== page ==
Economy

Paris deal goes to Cabinet today

Aesha Datta New Delhi | Updated on January 16, 2018 Published on September 27, 2016

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India decides to ratify agreement to retain voice in global climate negotiations

Global politics, which were once determined purely by factors such as economics, arms, oil and nuclear prowess, are increasingly being affected by climate change.

And India’s decision to ratify the Paris agreement seems to be governed by the changing geopolitics.

New Delhi, which till recently was adopting a wait-and-watch policy, changed its position in the last few days.

According to sources, the deal would have anyway gone through, and India would not have liked to be seen as losing a voice in the international climate negotiations, and therefore the change in stance.

Now, the Centre only needs the Cabinet’s approval for its decision to ratify the deal and does not need to go through Parliament. The matter is likely to come up for a Cabinet approval on Wednesday, before the instruments for its implementation are submitted.

Some also point out that India’s wait-and-watch policy regarding the deal appears to have finally ended with China and the US — the two together account for over 40 per cent of global emissions — ratifying the agreement earlier this month.

Earlier this year, India had been seen tying its decision to ratify the deal with the US’ support for India’s membership at the Nuclear Suppliers Group — a strategy that proved unsuccessful.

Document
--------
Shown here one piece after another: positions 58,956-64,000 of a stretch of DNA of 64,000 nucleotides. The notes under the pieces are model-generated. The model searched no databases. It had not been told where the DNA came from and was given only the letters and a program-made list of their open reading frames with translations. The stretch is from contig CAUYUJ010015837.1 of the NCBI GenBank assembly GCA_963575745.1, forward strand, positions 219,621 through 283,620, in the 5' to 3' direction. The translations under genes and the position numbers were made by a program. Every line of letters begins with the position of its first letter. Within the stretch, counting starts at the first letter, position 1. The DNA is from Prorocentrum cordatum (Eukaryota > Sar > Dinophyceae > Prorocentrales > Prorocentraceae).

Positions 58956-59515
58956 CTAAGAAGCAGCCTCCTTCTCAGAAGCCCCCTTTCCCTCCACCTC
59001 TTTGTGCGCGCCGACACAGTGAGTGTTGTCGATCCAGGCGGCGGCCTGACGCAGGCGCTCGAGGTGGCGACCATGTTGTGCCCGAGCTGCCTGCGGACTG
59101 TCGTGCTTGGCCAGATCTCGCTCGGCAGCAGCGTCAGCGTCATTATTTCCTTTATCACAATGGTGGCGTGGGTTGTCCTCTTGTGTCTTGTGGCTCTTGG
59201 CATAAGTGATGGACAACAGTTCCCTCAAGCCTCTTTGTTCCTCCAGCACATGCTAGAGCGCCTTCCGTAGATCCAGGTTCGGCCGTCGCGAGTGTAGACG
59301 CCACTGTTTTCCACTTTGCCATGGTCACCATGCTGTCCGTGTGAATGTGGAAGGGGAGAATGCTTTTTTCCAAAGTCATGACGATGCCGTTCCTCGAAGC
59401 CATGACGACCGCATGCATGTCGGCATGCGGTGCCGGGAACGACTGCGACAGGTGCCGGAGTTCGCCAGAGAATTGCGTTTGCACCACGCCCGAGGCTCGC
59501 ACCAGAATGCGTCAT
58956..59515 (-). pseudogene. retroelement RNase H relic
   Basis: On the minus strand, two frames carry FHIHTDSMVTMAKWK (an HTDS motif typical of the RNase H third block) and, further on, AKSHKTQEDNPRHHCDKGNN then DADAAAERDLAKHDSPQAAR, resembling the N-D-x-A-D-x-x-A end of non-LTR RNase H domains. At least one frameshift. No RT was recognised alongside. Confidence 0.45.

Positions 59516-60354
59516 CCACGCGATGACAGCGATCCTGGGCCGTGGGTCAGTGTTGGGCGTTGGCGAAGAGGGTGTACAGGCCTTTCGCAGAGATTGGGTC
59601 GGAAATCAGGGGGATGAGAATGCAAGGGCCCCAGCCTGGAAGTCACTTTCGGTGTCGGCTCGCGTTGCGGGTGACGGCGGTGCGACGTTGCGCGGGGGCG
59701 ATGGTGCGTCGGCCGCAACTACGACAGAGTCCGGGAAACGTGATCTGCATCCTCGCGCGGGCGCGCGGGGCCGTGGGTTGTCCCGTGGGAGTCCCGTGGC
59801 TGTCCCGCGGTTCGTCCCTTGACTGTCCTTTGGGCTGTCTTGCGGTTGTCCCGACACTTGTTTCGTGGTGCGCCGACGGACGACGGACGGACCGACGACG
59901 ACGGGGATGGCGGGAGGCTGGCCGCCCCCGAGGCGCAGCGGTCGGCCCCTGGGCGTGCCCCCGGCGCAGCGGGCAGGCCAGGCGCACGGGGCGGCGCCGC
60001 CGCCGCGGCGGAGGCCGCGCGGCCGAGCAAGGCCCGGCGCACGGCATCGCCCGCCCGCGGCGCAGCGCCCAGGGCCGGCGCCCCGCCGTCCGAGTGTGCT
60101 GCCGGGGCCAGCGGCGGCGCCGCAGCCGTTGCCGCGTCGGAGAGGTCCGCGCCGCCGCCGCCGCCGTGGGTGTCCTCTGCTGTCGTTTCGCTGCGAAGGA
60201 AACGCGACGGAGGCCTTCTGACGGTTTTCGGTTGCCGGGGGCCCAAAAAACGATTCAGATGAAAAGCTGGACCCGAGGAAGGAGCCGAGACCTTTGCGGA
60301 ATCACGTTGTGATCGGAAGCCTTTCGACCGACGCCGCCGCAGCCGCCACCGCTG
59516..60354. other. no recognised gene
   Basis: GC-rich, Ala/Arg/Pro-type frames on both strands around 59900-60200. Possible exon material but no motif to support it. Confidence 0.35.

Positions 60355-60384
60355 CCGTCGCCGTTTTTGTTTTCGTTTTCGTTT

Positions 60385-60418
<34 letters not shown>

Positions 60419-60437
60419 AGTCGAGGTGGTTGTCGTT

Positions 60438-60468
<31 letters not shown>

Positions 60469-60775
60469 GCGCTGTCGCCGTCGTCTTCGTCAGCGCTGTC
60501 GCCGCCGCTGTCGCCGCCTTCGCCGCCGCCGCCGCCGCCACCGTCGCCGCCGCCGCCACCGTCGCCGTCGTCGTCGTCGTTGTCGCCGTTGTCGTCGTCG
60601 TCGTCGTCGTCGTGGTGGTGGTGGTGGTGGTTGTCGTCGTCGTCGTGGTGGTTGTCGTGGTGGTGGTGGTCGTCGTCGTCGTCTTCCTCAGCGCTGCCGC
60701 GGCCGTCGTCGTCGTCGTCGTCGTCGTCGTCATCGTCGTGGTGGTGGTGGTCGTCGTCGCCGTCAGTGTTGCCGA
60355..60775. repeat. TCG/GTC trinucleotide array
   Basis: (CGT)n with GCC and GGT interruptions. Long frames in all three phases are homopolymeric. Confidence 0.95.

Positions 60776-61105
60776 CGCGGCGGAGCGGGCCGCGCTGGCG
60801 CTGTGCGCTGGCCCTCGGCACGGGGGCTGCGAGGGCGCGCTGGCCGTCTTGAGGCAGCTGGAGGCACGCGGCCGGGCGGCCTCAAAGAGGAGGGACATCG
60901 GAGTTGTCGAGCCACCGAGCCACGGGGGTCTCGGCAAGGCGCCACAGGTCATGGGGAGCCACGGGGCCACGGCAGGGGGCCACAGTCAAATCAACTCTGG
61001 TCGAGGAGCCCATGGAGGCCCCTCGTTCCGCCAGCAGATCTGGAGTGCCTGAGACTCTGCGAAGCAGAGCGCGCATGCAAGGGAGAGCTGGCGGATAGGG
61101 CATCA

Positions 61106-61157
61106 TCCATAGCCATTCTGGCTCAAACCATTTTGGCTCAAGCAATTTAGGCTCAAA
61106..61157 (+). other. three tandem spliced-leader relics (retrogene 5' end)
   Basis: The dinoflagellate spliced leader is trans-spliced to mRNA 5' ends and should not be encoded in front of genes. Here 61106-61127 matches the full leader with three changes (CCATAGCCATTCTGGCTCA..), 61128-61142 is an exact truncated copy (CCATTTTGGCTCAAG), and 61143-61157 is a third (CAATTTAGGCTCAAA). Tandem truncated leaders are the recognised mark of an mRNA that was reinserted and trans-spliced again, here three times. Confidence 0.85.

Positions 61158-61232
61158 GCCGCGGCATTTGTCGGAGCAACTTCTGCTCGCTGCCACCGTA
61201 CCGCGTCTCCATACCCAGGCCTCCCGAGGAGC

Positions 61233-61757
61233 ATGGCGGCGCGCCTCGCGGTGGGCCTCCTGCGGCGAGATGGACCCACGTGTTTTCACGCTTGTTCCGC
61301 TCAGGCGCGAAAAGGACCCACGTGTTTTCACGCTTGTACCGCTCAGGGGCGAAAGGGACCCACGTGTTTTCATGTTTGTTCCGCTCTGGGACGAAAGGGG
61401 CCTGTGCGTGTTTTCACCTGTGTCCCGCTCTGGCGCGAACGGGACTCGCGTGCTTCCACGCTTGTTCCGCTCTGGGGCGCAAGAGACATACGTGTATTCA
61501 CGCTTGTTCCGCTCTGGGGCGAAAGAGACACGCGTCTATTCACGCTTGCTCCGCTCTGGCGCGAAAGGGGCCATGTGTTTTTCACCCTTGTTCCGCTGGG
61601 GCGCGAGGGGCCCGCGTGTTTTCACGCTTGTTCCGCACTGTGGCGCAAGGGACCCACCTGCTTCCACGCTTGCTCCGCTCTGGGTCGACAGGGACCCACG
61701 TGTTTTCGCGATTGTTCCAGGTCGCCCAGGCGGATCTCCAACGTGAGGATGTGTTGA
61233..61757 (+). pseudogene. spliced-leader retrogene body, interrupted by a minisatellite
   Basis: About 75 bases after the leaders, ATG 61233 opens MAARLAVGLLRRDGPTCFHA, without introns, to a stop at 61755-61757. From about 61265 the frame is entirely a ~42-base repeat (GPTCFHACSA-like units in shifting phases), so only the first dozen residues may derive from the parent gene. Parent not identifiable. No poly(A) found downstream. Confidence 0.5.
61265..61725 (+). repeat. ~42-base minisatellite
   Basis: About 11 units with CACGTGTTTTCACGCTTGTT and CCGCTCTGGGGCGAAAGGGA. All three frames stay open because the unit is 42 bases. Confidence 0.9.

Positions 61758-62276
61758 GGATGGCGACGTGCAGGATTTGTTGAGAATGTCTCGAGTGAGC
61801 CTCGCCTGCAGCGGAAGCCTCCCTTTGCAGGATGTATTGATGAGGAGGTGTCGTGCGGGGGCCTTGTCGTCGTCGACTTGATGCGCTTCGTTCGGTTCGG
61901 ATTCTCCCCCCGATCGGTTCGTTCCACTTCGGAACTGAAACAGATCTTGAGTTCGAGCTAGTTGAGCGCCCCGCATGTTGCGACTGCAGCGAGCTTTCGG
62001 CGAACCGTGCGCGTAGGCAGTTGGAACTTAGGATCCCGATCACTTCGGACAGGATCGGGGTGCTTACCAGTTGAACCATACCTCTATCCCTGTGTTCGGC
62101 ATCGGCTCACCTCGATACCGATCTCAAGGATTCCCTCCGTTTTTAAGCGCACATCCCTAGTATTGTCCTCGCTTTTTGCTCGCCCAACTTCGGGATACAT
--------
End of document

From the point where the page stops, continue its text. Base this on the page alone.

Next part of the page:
The Paris agreement is seen as US President Barack Obama’s ‘legacy’ and the US government was keen on India, one of the bigger economies of Asia, ratifying the deal, according to sources in the know.

Now, with the 61 countries, comprising 47.81 per cent of global emissions, it is likely that the next Conference of Parties meeting in Marrakech, Morocco, in November, will start with the deal coming into force — with or without India, which accounts for just over 4 per cent of emissions.

The Paris agreement comes into force once at least 55 countries comprising 55 per cent of global emissions ratify it.

India’s decision to join ahead of this cut off, now, when big polluters and several prominent, and politically important countries have already joined in, is strategic and would give it a strong voice on the table.

Going forward, this early bird entry would help India keep the pressure on the developed nations to do their part, said Chandra Bhushan, Deputy Director General, Centre for Science and Environment.

“There is a lot that India needs to demand from the developed countries on the climate front including pushing them to increase their emissions cut. The Paris deal is not sufficient to keep the global temperature rise below 2 degrees largely because the developed countries are not doing enough to cut emissions or to provide technology or finance to developing countries to move to low carbon development,” he added.

The going, however, is not going to be entirely easy for India, which has set some very ambitious goals under its Intended Nationally Determined Contributions, which now have to be implemented. Fulfilment of some of these targets would require amendments to laws, which then have to go through Parliament.

Published on September 27, 2016
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